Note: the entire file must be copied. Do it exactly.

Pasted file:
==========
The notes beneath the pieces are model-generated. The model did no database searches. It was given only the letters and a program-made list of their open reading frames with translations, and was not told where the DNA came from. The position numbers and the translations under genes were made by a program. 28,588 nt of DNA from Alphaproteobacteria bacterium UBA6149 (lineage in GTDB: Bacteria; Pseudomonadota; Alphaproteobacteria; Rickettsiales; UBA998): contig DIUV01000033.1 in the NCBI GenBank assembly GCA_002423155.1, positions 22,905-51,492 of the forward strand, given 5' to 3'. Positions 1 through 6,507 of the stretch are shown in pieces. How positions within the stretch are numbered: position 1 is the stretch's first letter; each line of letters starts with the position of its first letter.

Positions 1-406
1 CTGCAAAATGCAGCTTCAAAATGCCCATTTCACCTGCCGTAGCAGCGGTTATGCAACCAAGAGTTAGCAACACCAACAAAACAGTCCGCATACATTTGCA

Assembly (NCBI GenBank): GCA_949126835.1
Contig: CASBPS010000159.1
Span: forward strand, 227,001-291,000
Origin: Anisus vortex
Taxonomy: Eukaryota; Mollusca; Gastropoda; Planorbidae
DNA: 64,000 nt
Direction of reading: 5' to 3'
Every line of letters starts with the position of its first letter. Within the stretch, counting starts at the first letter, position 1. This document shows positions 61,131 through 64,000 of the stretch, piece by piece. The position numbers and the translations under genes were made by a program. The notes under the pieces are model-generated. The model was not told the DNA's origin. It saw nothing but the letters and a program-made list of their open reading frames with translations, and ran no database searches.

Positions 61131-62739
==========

The notes beneath the pieces are model-generated. The model did no database searches. It was given only the letters and a program-made list of their open reading frames with translations, and was not told where the DNA came from. The position numbers and the translations under genes were made by a program. 28,588 nt of DNA from Alphaproteobacteria bacterium UBA6149 (lineage in GTDB: Bacteria; Pseudomonadota; Alphaproteobacteria; Rickettsiales; UBA998): contig DIUV01000033.1 in the NCBI GenBank assembly GCA_002423155.1, positions 22,905-51,492 of the forward strand, given 5' to 3'. Positions 1 through 6,507 of the stretch are shown in pieces. How positions within the stretch are numbered: position 1 is the stretch's first letter; each line of letters starts with the position of its first letter.

Positions 1-406
1 CTGCAAAATGCAGCTTCAAAATGCCCATTTCACCTGCCGTAGCAGCGGTTATGCAACCAAGAGTTAGCAACACCAACAAAACAGTCCGCATACATTTGCA

Assembly (NCBI GenBank): GCA_949126835.1
Contig: CASBPS010000159.1
Span: forward strand, 227,001-291,000
Origin: Anisus vortex
Taxonomy: Eukaryota; Mollusca; Gastropoda; Planorbidae
DNA: 64,000 nt
Direction of reading: 5' to 3'
Every line of letters starts with the position of its first letter. Within the stretch, counting starts at the first letter, position 1. This document shows positions 61,131 through 64,000 of the stretch, piece by piece. The position numbers and the translations under genes were made by a program. The notes under the pieces are model-generated. The model was not told the DNA's origin. It saw nothing but the letters and a program-made list of their open reading frames with translations, and ran no database searches.

Positions 61131-62739